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LAETTNER SAYS NOT MUCH HAS CHANGED

LAETTNER SAYS NOT MUCH HAS CHANGED

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Christian Laettner says things haven't changed too much around the Duke campus even though the Blue Devils won the NCAA championship in April.

``The only thing,' he said, ``is that people use a few different words. Last year and the year before they would say 'congratulations. Maybe you'll get it next year.'``This year they say 'congratulations, congratulations,' because that means we got it all.

``But really, too much hasn't changed.'

But Laettner understands that things will change, because the Blue Devils are now in the same position as UNLV a year ago. After the Rebs had beaten Duke for the 1990 title, the immediate question was ``Can Vegas repeat?'

Laettner said he got a quick taste of repeat mania.

``It's kind of pathetic,' Laettner said last week, ``because 10 minutes after the Kansas game, people were already talking about repeating. We're celebrating, going crazy and people are shoving mikes in your mouth saying 'Are you gonna repeat? Are you gonna repeat?'

``That's bad. You should be able to enjoy what you've accomplished.'

Laettner said that question could be asked in the fall.

``I always tell you guys (the media) that,' he said. ``I won't know how good Cherokee Parks will play or Erik Meek will play until I've seen them. I've never seen them play. And I don't know how we'll be as a team until I see us. Even Coach K can't tell.

``That's why I'm not thinking about it now. We'll all think about it in the fall.'

One thing Laettner said the team will have to find quickly is chemistry.

``We may not have the tools or the individuals on our team to win another national title,' Laettner said. ``Last year we had the perfect fit, the perfect team working together. Next year we might not have that.'

Meanwhile, Laettner is working on getting better, mostly by pumping iron in the weight room. He has been lifting two or three days a week. Since the season ended he has not played that much.

``I've taken time off from the basketball court,' he said, ``but I'm still doing a lot of things for basketball. Some players need to play a lot. I don't think I need to, because I don't think any players in the country practice or play more during the season than Duke players.

``I've had May and June and a little bit of July to lift, and now I have one month (practice and playing in the Pan Am Games) to play. Then it's home for two weeks, just like every summer.'\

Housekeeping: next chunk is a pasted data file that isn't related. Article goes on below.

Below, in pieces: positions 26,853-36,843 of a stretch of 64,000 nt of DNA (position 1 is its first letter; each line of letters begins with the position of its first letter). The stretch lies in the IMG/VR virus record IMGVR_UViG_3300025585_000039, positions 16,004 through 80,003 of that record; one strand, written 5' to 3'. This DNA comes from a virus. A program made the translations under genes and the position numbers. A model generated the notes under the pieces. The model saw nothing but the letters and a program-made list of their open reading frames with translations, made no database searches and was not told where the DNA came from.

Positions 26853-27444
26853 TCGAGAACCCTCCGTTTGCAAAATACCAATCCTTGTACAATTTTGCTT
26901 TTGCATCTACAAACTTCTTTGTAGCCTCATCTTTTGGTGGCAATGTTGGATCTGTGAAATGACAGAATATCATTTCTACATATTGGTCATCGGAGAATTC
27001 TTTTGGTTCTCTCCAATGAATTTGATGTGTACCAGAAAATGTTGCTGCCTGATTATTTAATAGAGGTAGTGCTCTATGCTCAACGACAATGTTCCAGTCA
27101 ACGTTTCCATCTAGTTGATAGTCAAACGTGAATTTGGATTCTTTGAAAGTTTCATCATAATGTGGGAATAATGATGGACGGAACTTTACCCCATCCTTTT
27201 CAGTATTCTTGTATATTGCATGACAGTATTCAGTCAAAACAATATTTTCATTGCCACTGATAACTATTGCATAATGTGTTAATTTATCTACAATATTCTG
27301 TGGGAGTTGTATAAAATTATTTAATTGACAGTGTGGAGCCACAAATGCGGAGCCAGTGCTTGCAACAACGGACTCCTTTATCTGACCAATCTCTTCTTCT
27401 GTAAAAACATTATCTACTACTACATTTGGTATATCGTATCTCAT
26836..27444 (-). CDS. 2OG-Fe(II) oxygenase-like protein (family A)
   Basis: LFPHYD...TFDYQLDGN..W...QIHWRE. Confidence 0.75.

NO SURPRISES. Laettner said he wasn't surprised that Billy McCaffrey and Crawford Palmer left.

``At the end of the season you always look at your teammates and picture which kids might transfer,' Laettner said. ``Billy left for a reason I totally understand. He wants to play in the NBA like any college player and he knows he can't do it as a shooting guard. He wants to play point and improve his stock.

``And Crawford wanted to play in the NBA too, but knew he couldn't do it playing 10 minutes a game.'

Their leaving, he said, wouldn't change anything next year. ``Someone will step up.'

Laettner, however, said he'd never leave Duke because of athletics.

``I remember kids coming to Duke saying I'm here for academics and athletics. To transfer for basketball reasons. I don't like that. I came for both. I would not transfer if the athletics were bad. A Duke degree is still better than any I could get.'\

WIMP QUIP. When it appeared his South team wouldn't win a game in the Olympic Festival, coach Wimp Sanderson of Alabama said:

``We're as bad as a left-handed lawn mower.'\

ON THE MEND. Duke recruit Erik Meek is continuing to recover after being struck by a drunken driver a month ago. The most serious injury is a puncture wound to his left hamstring that went all the way to the bone.

Meek is walking again and plans to be in Durham by August. How much he'll be able to play and when are uncertain.\

NO POINT. Donald Williams, in town for the East-West All-Star Game, said Friday he doesn't expect to play point guard when he takes the floor for North Carolina this fall, despite the fact the Tar Heels have only one proven point guard, Derrick Phelps, and no experienced back up.

``The coaches told me they don't want to play me at point,' Williams said. ``They don't want to put that kind of pressure on me.'

The point guard spot is probably the most important in the Tar Heel system. The point man runs the offense, calls the defensive sets and has to be the coach on the floor - quite a load for a freshman.

Williams says he feels more comfortable at shooting guard.\

FUTURE SHACK. His name is Meshack Williams. He's 6-8. He wears size 16 1/2 shoes. He weighs 225 pounds. And he's 13 - that's right - 13 years old.

The Seattle, Wash., youngster has grown a couple of inches in the last year and has added some weight. He's expected to be at least 7 feet tall. And who knows how heavy.

According to his coach, Michael Preston, a recent meal for Williams consisted of nine pieces of chicken, six biscuits and half a pizza.

Right now his best skills are rebounding and shot blocking. He's working on low post moves and developing a better shooting touch.

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